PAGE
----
Wait until you’ve put away the bike for the day before you “pop the cap”
Day 1 – Calgary to Revelstoke: 421 km/261 mi
The Tale of 2 Ferries run is definitely a 3 day trip, 1215 km/755 mi, with every km/mi offering new experiences. Leave early and work your way through Cochrane and down the 1A to Canmore. You could take Hwy 1 (Trans Canada hwy) and get to Canmore in under an hour, but, as my logo says, “It’s all about the journey, not the destination” and I find nothing pretty about flying down a 4 lane super highway at 120 km/hr (75 mph). Canmore lies at the entrance to Banff National Park and offers a great rest break with numerous restaurants and gas stations.
While you can pass through Banff National Park without purchasing a Parks Canada Discovery Pass, you must have a pass if you plan on stopping anywhere within the park boundary. The Parks Canada Discovery Pass is a yearly pass that allows you to enjoy almost 100 different national parks and historic sites throughout Canada.
13 km/ 8mi past the park entrance you will find Banff on your left and the Minnewanka Loop on your right. The Minnewanka Loop is 15 km/ 9.5 mi long and traverses over the top the dam at the mouth of Minnewanka Lake. Back on hwy 1 and a few kilometers past the Minnewanka Loop you come to the hwy 1A turnoff. This leg of hwy 1A follows hwy 1 and comes out at Lake Louise (50 km/30 mi) and while it does offer great scenery, the speed limit is 60/km (38 mi/h).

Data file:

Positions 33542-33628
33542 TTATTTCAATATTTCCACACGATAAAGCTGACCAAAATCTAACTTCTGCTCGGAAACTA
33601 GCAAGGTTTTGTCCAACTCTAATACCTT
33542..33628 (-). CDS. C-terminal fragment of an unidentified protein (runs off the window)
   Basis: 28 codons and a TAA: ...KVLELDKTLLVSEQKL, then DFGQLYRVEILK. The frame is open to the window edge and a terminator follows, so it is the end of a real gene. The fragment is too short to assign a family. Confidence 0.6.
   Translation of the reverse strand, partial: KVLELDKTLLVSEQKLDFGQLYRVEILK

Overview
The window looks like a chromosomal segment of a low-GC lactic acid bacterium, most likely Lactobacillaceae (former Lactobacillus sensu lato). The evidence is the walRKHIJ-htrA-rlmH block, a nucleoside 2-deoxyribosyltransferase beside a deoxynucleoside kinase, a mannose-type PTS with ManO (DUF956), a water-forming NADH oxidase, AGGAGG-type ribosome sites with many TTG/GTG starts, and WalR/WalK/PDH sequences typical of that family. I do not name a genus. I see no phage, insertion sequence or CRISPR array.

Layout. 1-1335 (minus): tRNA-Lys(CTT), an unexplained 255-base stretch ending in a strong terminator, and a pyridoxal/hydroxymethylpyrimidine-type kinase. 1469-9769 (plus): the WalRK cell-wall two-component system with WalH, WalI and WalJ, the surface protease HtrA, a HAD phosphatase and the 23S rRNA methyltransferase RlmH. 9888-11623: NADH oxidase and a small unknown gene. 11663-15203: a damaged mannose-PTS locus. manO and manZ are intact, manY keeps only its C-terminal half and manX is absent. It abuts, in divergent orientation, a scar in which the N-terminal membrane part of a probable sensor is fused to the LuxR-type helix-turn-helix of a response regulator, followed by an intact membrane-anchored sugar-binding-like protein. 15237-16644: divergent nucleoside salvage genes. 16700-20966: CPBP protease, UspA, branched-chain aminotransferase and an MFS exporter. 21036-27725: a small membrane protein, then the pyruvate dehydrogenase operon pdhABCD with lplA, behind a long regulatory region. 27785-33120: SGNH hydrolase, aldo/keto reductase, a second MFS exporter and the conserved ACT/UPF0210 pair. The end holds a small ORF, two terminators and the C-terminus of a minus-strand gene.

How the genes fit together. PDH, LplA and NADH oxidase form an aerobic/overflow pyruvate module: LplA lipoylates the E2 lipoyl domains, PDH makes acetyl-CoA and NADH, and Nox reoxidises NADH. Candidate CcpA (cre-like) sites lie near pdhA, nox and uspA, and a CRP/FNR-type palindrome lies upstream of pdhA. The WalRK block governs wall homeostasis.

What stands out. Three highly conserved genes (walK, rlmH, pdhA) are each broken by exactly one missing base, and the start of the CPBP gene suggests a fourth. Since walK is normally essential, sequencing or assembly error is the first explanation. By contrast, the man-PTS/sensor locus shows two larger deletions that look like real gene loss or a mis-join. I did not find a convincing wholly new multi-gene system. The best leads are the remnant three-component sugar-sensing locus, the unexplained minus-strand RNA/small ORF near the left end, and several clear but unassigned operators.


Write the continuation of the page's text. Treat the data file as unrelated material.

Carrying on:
Lake Louise is another recommended rest stop and if you have the time it is worth a ride up to the Fairmont Chateau Lake Louise which is situated on the shores of the lake and offers a majestic view of the emerald waters of Lake Louise and the Victoria Glacier.
Staying on hwy 1 takes you into British Columbia through the Kicking Horse Pass (elevation of 1,643 meters (5,390 ft)), on past Field, BC and into Golden, BC (85 km/52 mi). This stretch of the ride offers not only great highway views, but a number of side trips such as Takkakaw Falls, Emerald Lake, Natural Bridge and the Spiral Tunnels.
From Golden to Revelstoke it is 150 km/93 mi with Rogers Pass approximately in the middle and seven “Snow Sheds” to pass through. The Rogers Pass interpretive center and national monument are great places to stop. Where else will you see a working Howitzer cannon ready for action – no – it’s not part of Canada’s defense but rather how they keep the highway open during the winter months.
40 km/25 mi past Rogers Pass watch for a sign marking the “Giant Cedars Boardwalk Trail” on your right. This is definitely worth a stop to take the short hike through a grove of giant cedars lined with lush ferns covering the ground, babbling streams breaking the sound of silence and all navigated on a boardwalk.
From the Giant Cedars Boardwalk Trail it is only 25 km/15.5 mi to Revelstoke and the end of the day. Hotels/Motels are abundant, everything from the basic motel to indoor whirlpools, but it is best to book ahead as they tend to fill up quickly during the summer months.
Did you know?
The percentage of bikers with alcohol concentrations over the legal limit who died in fatal crashes was 48.6% in 1980; 38.5% in 1993 and 28% in 2010!
Bikers are “getting it”!!!!
Day 2 – Revelstoke to Cranbrook: 412 km/254 mi